Manchester Science Festival is returning in 2021 to explore ‘ideas for a better world’

Manchester Science Festival

Manchester Science Festival is returning in 2021 with a jam-packed programme exploring our changing climate and ideas for a better world.

The annual festival – which is produced by the Science and Industry Museum, is a highlight of the city’s cultural calendar and is one of the most popular science festivals in the UK – is now planned to take place from Friday 12th – Sunday 21st February 2021.

The first details of the 2021 event have been now been unveiled, revealing a programme that will explore the role of science, technology and communities in finding solutions to our changing climate, which is branded “one of the world’s most urgent challenges.”

As the birthplace of the Industrial Revolution, Manchester was the catalyst for scientific innovation and unprecedented change all over the world and now, with Greater Manchester’s vision of becoming carbon neutral by 2038, the city is uniquely placed to influence future progress across the globe once again.

Visitors will witness some of science’s most cutting-edge developments in the fight against climate change. They will be treated to an unmissable line-up, including premieres and immersive arts, fashion, food, theatre and sustainable living experiences, as well as the chance to talk to leading scientists and climate campaigners during a series of special events and debates.

All activities will inform, engage and ignite curiosity about our changing climate.

Most will take place across the Science and Industry Museum’s city-centre site – where visitors have been safely returning since August – and the museum is collaborating with a wealth of contributors to deliver
the exciting programme.

The first key partner to be unveiled is The Royal Photographic Society (RPS), whose mission of “promoting the art and science of photography” has formed the basis of its work since 1853.

In support of the festival, The RPS has, for the first time, introduced a ‘climate change’ subcategory to its prestigious Science Photographer of the Year competition. The inclusive competition encourages photographers of all ages and abilities from across the world to capture images that show science in action, depict its impact on our everyday lives and illustrate how photography helps to record scientific events.

The additional category of climate change will also welcome submissions that tell the global story of climate change, showcase how science, technology and engineering are addressing this urgent issue and reveal its effects on our natural world.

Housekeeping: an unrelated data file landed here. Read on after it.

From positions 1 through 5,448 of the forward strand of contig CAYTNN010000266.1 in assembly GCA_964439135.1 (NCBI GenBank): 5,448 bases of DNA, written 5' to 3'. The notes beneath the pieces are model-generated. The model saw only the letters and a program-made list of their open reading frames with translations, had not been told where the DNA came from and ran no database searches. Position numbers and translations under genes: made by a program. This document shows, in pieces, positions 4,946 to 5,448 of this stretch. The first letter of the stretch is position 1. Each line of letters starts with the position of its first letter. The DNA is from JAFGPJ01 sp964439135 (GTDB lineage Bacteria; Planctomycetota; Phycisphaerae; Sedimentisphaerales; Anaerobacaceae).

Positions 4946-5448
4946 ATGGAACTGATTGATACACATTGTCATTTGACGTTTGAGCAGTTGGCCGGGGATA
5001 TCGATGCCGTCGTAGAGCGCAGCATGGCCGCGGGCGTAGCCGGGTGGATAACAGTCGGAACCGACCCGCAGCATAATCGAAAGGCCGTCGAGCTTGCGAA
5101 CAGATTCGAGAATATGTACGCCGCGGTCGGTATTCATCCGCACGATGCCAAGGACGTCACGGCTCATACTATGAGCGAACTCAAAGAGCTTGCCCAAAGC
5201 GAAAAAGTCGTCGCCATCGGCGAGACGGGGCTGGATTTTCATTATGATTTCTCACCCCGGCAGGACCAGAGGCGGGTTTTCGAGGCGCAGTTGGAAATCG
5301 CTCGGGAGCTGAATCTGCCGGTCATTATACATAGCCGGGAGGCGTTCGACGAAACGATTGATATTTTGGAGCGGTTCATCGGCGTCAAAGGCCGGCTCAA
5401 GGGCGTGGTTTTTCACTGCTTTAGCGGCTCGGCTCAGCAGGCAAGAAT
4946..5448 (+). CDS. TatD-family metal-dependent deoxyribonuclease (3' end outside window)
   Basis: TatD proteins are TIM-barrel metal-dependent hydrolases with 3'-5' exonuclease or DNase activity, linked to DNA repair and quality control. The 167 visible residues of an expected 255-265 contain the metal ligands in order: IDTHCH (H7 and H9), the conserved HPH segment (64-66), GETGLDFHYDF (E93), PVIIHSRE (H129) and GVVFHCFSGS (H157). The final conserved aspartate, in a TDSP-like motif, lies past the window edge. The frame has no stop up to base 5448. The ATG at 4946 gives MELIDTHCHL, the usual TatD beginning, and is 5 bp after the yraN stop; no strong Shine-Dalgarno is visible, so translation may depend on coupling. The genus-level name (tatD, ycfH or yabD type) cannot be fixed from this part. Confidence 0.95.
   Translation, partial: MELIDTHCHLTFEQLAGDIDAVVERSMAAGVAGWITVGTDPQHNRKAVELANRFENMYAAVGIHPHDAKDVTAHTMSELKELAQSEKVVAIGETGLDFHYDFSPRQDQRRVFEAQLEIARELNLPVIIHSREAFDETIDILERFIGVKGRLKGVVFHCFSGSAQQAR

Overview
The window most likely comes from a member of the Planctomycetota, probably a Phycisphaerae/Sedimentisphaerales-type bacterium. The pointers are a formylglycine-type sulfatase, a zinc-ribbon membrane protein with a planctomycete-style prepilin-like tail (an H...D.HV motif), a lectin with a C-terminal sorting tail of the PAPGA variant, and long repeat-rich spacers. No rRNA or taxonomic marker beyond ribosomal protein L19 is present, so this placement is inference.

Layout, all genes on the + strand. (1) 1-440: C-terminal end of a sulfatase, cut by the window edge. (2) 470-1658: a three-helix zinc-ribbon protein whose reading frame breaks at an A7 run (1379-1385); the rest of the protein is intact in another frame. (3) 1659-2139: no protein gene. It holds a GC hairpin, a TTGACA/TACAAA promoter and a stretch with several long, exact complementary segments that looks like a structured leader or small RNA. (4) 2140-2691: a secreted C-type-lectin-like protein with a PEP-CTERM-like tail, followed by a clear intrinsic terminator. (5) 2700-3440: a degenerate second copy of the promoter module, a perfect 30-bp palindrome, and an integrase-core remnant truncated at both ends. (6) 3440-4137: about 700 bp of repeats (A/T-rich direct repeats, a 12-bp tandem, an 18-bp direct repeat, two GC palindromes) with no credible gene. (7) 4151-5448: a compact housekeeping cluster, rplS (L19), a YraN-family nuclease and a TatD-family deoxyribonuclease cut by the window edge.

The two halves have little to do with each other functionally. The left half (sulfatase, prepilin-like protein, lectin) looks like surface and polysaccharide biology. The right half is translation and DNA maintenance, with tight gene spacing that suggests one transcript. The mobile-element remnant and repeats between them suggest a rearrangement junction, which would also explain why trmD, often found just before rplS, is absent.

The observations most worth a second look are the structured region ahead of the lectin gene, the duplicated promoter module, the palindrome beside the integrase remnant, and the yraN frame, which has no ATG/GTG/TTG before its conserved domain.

The shortlisted photographs will be used to create an exhibition for Manchester Science Festival and bring together science, climate and art in a stunning showcase of images. After its first showing at the museum – which will continue beyond the festival’s closing date – it will tour the UK and internationally.

The competition is now open for entries until 4th December 2020.

Anyone aged 17 and under can enter the Young Science Photographer of the Year category, and those aged 18 and over into Science Photographer of the Year.

Sally MacDonald – Director of the Science and Industry Museum – said: “Our museum is home to ideas that change the world and continues to reflect and inspire innovators of the future through our exhibitions, activities and events.

“Manchester Science Festival is a major part of this, supporting citizens, scientists and activists to come together to explore and advance ideas for a better world.

“As we all continue to navigate the ongoing pandemic, Manchester Science Festival may look and feel a little different this year, but we are working closely with partners across the city and the UK to create a compelling public programme that will deliver memorable experiences to visitors, whatever their interests.”

Sir Richard Leese – Leader of Manchester City Council – added: “We are proud of our long tradition of scientific innovation in this city and Manchester Science Festival is one of the boldest, most creative and thought provoking festivals in the country.

“What better way to explore the theme of climate than bring together artists, scientists, citizens, businesses and visitors to the city to play, talk and make the future together.”

You can find more information ahead of the festival via the Manchester Science Festival here.

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